* Right-wing Fujimori has overtaken leftist in polls
* Fujimori has tried to distance herself from father
By Terry Wade and Marco Aquino
LIMA (Reuters) - Peru's presidential front-runner
Keiko Fujimori has hired former New York City Mayor Rudy
Giuliani as an adviser, trying to bolster her law-and-order
credentials without relying on the image of her divisive
father, jailed former President Alberto Fujimori.
Giuliani, whose tough and popular police tactics were
credited for cutting crime and who cast himself as a global
expert on terrorism after the Sept. 11 attacks, will help
Fujimori's campaign design public safety programs.
"He has a great record of fighting delinquency, so I think
his presence here is helpful to strengthen our proposals," the
the 35-year-old candidate said of Giuliani Monday.
Her announcement comes after weeks in which analysts said
she needed to distance herself from her father, jailed former
President Alberto Fujimori who ruled Peru with an iron fist in
the 1990s, if she hoped to woo moderate voters in the tight
race for the June 5 election.
After staunchly defending her father for years, Fujimori
last month apologized for the first time for what she called
the excesses of his authoritarian rule, during which she served
as first lady after he separated from her mother.
Pollsters say those comments have helped her move slightly
ahead of left-wing Ollanta Humala in opinion polls. Public
safety is a top concern of voters, according to the polls.
The elder Fujimori won praise for ending hyperinflation and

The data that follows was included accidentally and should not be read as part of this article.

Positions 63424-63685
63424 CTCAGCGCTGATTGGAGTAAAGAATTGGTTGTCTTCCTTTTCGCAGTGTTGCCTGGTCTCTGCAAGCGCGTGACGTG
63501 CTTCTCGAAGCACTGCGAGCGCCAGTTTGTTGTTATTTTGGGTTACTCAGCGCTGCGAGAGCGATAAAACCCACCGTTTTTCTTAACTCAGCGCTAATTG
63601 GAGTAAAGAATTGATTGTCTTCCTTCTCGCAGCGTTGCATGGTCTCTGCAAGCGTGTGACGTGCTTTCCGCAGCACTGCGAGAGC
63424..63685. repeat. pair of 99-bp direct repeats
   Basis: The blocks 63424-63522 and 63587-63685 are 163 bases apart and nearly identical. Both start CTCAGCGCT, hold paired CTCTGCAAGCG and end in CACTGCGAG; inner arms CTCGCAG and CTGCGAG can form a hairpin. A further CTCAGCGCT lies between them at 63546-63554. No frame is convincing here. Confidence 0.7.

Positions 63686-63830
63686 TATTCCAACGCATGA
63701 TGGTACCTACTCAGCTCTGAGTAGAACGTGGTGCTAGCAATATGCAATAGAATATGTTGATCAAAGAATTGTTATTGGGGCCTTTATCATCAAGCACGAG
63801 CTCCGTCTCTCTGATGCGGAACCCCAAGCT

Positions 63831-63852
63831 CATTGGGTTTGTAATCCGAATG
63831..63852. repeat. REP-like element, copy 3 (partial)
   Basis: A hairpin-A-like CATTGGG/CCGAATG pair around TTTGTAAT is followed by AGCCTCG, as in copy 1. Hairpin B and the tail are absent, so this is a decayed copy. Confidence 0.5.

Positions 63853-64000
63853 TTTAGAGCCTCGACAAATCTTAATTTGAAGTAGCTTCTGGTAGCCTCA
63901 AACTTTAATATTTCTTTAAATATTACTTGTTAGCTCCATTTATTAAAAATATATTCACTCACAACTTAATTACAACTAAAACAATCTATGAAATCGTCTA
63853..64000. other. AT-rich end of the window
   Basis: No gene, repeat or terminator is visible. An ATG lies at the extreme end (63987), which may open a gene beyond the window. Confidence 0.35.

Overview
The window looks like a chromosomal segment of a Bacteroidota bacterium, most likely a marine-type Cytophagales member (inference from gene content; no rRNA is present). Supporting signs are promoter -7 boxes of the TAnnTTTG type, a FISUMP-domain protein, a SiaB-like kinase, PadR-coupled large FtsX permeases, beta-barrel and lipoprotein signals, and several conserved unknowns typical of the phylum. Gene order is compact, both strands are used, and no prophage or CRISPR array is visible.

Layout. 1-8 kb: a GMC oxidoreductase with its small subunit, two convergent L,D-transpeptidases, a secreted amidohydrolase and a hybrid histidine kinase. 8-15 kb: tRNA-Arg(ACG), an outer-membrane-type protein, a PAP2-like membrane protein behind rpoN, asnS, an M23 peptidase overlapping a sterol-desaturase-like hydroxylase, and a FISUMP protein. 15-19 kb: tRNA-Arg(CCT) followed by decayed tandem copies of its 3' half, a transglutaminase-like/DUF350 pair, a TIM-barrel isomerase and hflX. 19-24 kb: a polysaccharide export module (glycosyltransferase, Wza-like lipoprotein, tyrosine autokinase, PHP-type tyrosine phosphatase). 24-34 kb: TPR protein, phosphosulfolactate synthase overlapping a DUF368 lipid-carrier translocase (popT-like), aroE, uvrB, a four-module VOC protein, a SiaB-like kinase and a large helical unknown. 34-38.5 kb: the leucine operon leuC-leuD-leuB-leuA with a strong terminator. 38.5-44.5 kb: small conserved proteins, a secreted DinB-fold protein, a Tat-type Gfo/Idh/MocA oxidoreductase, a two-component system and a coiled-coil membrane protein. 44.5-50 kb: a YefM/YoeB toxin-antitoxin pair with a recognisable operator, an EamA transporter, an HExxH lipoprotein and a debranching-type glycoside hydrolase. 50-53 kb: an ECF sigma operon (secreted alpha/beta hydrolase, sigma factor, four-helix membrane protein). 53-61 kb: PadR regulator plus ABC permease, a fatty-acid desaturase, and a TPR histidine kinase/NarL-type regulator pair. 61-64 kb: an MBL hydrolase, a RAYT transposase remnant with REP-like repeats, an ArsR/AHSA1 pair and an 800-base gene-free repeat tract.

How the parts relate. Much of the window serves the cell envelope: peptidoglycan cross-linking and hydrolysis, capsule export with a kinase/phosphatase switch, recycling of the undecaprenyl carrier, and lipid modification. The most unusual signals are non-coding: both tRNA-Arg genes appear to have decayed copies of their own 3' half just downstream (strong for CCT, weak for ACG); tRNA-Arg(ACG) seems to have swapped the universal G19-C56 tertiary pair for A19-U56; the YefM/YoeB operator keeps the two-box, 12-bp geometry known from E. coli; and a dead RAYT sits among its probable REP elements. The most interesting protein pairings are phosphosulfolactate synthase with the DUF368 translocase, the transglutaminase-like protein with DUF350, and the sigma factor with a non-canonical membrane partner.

a long-running fight against rebels that killed nearly 70,000
people. But he was later convicted of corruption and trampling
on human rights in a dirty counterinsurgency campaign.
Keiko Fujimori indicated Giuliani will mainly help with
programs combating urban crime, though Peru faces broad
Peru has seen a rise in violent crime in recent years that
local police say is related at least in part to drug
trafficking. The country is the top global producer of coca
leaf used to make cocaine.
The government is also trying to catch two remnant bands of
Shining Path rebels who went into the cocaine business after
their leaders were captured in the 1990s by the elder
Fujimori's security forces.
Despite her denials, critics fear she would unilaterally
try to free her father from jail if elected. They also say much
of her campaign team is comprised of former aides to her
The younger Fujimori appeals to a narrow voting base that
strongly defends her father, along with the business elite who
remembers her father for opening the economy to trade.
In the last week, she has risen in polls as moderate voters
shy away from Humala, who many fear might roll back years of
free-market reforms in the surging economy.
Humala, a former army officer who led a short-lived revolt
against Fujimori's father, campaigns as a moderate leftist but
he spooks investors with his more nationalist policy platform
that outlines an interventionist agenda for the economy.
(Additional reporting by Marco Aquino; editing by
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